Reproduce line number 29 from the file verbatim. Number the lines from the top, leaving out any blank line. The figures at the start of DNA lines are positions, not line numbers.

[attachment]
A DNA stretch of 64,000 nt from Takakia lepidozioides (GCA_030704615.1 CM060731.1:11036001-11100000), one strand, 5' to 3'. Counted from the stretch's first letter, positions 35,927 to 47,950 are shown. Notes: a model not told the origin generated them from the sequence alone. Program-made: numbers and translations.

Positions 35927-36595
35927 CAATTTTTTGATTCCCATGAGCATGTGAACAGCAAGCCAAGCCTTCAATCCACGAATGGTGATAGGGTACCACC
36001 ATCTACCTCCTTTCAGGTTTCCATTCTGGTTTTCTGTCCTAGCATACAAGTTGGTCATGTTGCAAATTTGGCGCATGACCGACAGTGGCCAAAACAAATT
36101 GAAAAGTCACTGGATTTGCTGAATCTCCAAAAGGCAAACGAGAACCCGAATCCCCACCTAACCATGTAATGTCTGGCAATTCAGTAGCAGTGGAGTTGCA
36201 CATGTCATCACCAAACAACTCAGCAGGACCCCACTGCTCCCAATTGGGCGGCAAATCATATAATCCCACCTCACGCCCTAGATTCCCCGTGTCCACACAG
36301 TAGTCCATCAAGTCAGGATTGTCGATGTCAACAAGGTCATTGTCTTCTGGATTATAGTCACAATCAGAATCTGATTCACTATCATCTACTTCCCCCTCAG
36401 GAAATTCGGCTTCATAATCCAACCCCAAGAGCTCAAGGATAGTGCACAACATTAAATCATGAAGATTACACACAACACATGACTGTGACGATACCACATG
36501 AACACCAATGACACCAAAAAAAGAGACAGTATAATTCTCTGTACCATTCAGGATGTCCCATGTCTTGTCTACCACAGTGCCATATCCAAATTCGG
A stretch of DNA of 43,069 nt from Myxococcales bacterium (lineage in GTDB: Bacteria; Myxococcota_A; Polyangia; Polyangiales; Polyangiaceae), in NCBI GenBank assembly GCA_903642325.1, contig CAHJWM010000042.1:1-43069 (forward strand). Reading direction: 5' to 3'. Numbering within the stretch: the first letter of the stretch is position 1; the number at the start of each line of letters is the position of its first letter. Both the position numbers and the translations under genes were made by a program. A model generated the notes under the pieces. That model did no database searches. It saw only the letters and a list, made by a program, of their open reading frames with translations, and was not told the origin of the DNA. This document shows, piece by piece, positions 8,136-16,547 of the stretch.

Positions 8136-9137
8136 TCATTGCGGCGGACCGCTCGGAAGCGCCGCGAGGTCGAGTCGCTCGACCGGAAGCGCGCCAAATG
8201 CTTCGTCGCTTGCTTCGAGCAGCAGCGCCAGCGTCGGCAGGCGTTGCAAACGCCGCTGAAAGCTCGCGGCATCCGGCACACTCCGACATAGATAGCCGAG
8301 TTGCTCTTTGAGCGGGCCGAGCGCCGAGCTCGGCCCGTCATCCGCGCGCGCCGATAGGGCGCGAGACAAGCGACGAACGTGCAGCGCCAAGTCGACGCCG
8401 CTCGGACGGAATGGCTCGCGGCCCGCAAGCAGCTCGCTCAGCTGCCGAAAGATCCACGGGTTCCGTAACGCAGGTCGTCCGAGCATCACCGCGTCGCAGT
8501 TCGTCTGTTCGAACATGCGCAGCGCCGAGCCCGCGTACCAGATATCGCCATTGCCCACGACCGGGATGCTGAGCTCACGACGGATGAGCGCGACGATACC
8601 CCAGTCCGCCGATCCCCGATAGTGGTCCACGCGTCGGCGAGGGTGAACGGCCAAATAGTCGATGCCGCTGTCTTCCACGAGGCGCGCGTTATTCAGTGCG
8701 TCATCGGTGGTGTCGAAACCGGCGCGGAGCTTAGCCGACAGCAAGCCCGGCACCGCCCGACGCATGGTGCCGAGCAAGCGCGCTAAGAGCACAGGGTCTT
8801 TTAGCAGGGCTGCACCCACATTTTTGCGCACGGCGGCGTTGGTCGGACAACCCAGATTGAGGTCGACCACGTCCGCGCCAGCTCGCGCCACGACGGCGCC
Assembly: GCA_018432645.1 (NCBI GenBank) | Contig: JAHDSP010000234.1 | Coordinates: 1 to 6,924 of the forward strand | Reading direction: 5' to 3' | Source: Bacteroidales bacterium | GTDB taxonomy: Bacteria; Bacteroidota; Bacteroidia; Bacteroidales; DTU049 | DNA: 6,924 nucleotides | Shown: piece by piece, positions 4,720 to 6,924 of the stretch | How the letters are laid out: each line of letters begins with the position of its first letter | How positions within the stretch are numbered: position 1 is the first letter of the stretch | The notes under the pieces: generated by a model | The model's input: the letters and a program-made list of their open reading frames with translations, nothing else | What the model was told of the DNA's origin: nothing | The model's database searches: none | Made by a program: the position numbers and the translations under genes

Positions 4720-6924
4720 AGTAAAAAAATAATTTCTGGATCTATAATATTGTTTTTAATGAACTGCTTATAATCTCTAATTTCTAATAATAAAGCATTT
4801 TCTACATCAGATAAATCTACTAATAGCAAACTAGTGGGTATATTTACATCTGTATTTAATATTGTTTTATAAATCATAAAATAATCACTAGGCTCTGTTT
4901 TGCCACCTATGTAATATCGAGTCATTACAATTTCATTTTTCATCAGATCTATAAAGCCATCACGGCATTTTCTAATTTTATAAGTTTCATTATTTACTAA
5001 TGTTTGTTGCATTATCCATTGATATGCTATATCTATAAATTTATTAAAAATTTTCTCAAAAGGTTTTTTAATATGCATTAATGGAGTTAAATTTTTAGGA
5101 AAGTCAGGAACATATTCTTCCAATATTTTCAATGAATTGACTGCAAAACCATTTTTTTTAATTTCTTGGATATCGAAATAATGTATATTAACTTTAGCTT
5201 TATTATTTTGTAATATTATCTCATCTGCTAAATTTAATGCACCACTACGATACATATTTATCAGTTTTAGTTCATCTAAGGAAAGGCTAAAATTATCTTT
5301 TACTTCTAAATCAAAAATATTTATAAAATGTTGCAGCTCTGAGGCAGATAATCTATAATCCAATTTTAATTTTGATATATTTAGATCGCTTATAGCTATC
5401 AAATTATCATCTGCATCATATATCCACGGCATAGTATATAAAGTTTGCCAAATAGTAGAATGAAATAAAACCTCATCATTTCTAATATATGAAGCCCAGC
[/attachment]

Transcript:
5401 AAATTATCATCTGCATCATATATCCACGGCATAGTATATAAAGTTTGCCAAATAGTAGAATGAAATAAAACCTCATCATTTCTAATATATGAAGCCCAGC